Reviews of Gordon Bok's Music

Almost Acoustic

     3rd May 2003

This particular night was exceptional for any number of reasons. The appearance of Gordon Bok alone would have been fascinating enough. There was a real buzz in the air with a full house anticipating this legendary's performer's first concert in Sydney. Add Phyl Lobl and that compact package of musical fireworks, Wheelers and Dealers, and you've got a rich night's entertainment.

Phyl was the opener. She sang her own song Blackbird, a song of love and hope, perhaps more important in these times than ever before. She followed that with the Vegemite song with lots of mischief in it and a sticky sort of chorus. Phyl finished with a tribute to the late Shirley Andrews, a leading figure in the traditional dance scene. Phyl's capacity to celebrate history and maintain contemporary relevance makes her a welcome performer any time.

Gordon Bok came on stage and without the sort of local preliminaries you often get, took us straight to the coasts of Maine. His story-telling remained centred on the area and its people, and this writer was able to picture vividly the small boats and bruatl weather he drew with his yarns and song. He kicked off with [Hills of]Isle au Haut, which was known by all and drew a responsive chorus.

Several things were special about Gordon both vocally and instrumentally. He reduced his amplification to the minimum, which called subtly on the crowd to listen, rather than dominating by volume. He sang with the soft warm tones associated with him, again an inviting rather than an imposing performance. His 12-string, made in Maine by one of the locals, was something special. For 12-string fans it had a treble second string - most unusual - which gave his accompaniment a special sparkle. His instrumental work was well worth watching, and again, the low volume ensured that what the audience heard was the innate qualities of the piece of wood, rather than electronics.

When his good lady joined him, called to the stage by the simple and rather moving invitation: "Here's the light of my heart, Carol Rohl," she not only played a harp, but played an Australian harp, locally made by Brandden Lassells. This commentator is reluctant to accompany harp with guitar at any time, so the fact that it worked so well was an accomplishment in itself. In this case, it was a 12-string guitar and harp and it was absolutely and profoundly beautiful, superbly made wooden instruments, superbly played.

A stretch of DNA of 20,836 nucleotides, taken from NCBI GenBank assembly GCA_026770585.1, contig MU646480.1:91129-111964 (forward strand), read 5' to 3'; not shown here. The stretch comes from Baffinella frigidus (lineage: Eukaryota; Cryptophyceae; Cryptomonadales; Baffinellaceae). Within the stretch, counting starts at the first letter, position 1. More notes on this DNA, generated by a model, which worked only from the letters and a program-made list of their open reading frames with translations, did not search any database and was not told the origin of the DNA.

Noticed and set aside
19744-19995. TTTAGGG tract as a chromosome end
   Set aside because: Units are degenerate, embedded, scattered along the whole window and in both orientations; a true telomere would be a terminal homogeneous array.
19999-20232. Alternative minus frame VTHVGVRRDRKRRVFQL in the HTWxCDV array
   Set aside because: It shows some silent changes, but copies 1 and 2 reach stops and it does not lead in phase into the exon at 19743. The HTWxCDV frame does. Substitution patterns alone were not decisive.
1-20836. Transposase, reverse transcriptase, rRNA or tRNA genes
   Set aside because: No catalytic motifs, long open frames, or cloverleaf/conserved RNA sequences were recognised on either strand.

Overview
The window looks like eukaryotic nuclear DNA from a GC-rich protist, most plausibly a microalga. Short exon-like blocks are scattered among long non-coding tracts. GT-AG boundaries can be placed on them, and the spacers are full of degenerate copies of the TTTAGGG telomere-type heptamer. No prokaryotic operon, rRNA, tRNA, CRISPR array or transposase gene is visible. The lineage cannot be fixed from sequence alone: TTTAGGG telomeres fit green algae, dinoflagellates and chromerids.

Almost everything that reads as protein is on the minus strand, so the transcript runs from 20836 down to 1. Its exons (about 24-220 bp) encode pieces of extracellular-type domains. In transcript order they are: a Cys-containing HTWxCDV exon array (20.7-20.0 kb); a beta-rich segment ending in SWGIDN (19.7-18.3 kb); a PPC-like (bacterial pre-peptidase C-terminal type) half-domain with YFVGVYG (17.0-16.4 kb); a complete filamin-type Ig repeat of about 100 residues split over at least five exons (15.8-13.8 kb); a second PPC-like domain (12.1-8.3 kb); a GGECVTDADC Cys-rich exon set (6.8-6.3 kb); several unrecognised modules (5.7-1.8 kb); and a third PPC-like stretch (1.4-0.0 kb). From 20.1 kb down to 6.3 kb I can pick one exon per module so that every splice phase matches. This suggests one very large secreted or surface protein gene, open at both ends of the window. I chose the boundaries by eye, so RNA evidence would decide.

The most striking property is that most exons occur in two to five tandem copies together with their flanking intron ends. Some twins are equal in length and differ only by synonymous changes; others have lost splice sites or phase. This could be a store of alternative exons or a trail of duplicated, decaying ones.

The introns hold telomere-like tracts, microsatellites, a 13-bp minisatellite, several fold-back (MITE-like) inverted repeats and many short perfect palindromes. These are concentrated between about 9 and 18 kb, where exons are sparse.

After a break we got a dose of Wheelers and Dealers. This was much louder, but that was no problem. That diabolical and mischievous fiddler Tony Pyrzakowski was at his wicked best, a cheeky grin popping out from his most complex passages: Paganini, eat your heart out! Chris Wheeler, a splendid voice and a fiery whistle player, took centre stage. Ged Corbin, slightly more shy in the corner, gave a solid, balanced and accomplished foundation to the work. The highlight of their performance - apart from their excellently fashioned treatment of my own song Murrumbridge Water - was their own latest composition, Freedom [Woomera], protesting the treatment of refugees in Australia. The fierce, simple chorus had the place at full volume.

Then the softer tones returned and we were drawn back to the snowy, weatherbound coasts of Maine by Gordon Bok. He also took us to Ireland, lamenting the loss of myth and legend in a piece of poetry accompanied by Carol on the aching harp. The couple ended up doing two encores.

Truly a night of fire - the fire of the sparkling and sometimes blazing heat of Wheelers and Dealers, contrasted by the softer, kitchen-fire warmth against the snow and wind, of Gordon Bok. I went home contented.

- John Warner